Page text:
Michael Lew points to this transcript of a lecture given by Umberto Eco on the future of books a couple years back. He makes some important observations about e-books:
[B]y inserting a micro- cassette in the book’s spine or by connecting it to the internet one can have a book printed out in front of us. Even in this case, however, we shall still have a book, though as different from our current ones as ours are different from old manuscripts on parchment, and as the first Shakespeare folio of 1623 is different from the last Penguin edition. Yet, up to now e-books have not proved to be commercially successful as their inventors hoped. I have been told that some hackers, grown up on computers and unused to browsing books, have finally read great literary masterpieces on e-books, but I think that the phenomenon remains very limited. In general, people seem to prefer the traditional way of reading a poem or a novel on printed paper. E-books will probably prove to be useful for consulting information, as happens with dictionaries or special documents. They will probably help students obliged to bring with them ten or more books when they go to school, but they will not substitute for other kinds of books that we love to read in bed before sleep, for example.
I think over the short term, Eco is absolutely right about this, and I want to make two important points about what he says. First, he argues that an e-book is still a book, just like a pulp paperback and a parchment scroll are. Some have argued that by computerizing text we have invented a new medium, inherently different from other media, but Eco argues that the two are the same thing. He also divides books into two categories, “books to consult,” like dictionaries and encyclopedias, and “books to read,” like novels and histories. He can see e-books taking over the “books to consult” market rapidly, as indeed they already have, but he suggests that paper books will be the preferred mode for “books to read.”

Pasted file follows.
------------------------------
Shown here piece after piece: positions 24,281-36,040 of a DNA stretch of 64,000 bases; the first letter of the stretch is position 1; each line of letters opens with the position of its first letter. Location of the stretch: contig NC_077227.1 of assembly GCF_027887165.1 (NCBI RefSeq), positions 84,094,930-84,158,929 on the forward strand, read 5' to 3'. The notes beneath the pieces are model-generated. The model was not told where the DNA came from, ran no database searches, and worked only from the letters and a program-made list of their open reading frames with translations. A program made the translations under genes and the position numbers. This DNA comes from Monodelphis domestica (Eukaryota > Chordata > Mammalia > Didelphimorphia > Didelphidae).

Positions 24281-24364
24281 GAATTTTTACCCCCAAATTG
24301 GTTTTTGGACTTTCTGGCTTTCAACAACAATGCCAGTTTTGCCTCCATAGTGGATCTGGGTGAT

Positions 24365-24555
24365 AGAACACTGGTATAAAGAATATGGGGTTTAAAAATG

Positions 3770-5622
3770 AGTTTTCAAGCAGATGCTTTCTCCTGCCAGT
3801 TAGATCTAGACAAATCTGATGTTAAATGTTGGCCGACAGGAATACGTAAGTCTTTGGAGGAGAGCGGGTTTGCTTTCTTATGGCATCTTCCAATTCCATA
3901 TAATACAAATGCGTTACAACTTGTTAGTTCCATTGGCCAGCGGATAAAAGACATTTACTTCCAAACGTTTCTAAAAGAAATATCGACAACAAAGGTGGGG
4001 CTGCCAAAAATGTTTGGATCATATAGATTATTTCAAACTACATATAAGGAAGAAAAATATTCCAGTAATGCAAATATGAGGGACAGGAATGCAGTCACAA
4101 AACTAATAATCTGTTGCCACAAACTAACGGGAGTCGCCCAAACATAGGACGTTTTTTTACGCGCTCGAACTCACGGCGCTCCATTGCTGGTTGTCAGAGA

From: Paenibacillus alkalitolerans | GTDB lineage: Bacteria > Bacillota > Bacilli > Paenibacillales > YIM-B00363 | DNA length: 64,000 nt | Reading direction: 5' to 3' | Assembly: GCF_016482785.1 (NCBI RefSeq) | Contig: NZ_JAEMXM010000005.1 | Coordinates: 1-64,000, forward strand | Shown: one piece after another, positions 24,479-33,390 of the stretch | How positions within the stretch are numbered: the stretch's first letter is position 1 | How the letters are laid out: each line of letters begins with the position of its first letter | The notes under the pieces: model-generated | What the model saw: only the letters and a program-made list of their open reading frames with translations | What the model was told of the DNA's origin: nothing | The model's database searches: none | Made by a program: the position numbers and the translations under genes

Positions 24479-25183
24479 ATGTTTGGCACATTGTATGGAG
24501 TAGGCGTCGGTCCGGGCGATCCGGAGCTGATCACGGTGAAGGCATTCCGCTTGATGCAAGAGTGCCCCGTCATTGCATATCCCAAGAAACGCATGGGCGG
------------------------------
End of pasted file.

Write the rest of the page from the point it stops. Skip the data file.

As an example, Eco points out that most of us can’t imagine editing a text without printing it out first. If we insist on printing things, that suggests that there really is a difference between print media and the electronic word. Here I have to agree: for any kind of extended writing, I do prefer a printout to a computer readout, but not for the reasons Eco gives. The problem with editing on a computer is that the spatial orientation of the text changes as I make edits. If I add a paragraph to page 4, then what was once on page 7 is now on page 8. It’s disorienting! With a printed manuscript, everything stays where it was until I print it again. I can write in all sorts of comments on the margins, and I still have the visual cues of the printed text to help me see what else needs to be done. Now I can imagine a computer interface that would allow me to edit in the same way on a computer, but I probably wouldn’t use it. Why? Because the old way of editing works just fine, and the new way would require me to learn a whole new set of commands just to use it.
For reading a book, however, I’m not sure Eco’s argument applies. The main reasons to use electronic versions of paper books are to save space and to make distribution cheaper. If I had an e-book reader that was as easy on the eyes as paper and as easy to carry as a typical printed hardback, then if it was cheaper than printed books, I’d use it for reading nearly every sort of book. The only type of book I might want read the old fashioned way is one I want to make exensive notes in. However, even in this case, I think the inconveniences of making computerized notes are outweighed by their advantages, so I might be willing to learn a new interface in order to make my notes electronically.
I have a lot more to say about Eco, but no more time today, so I think I’ll finish this post tomorrow.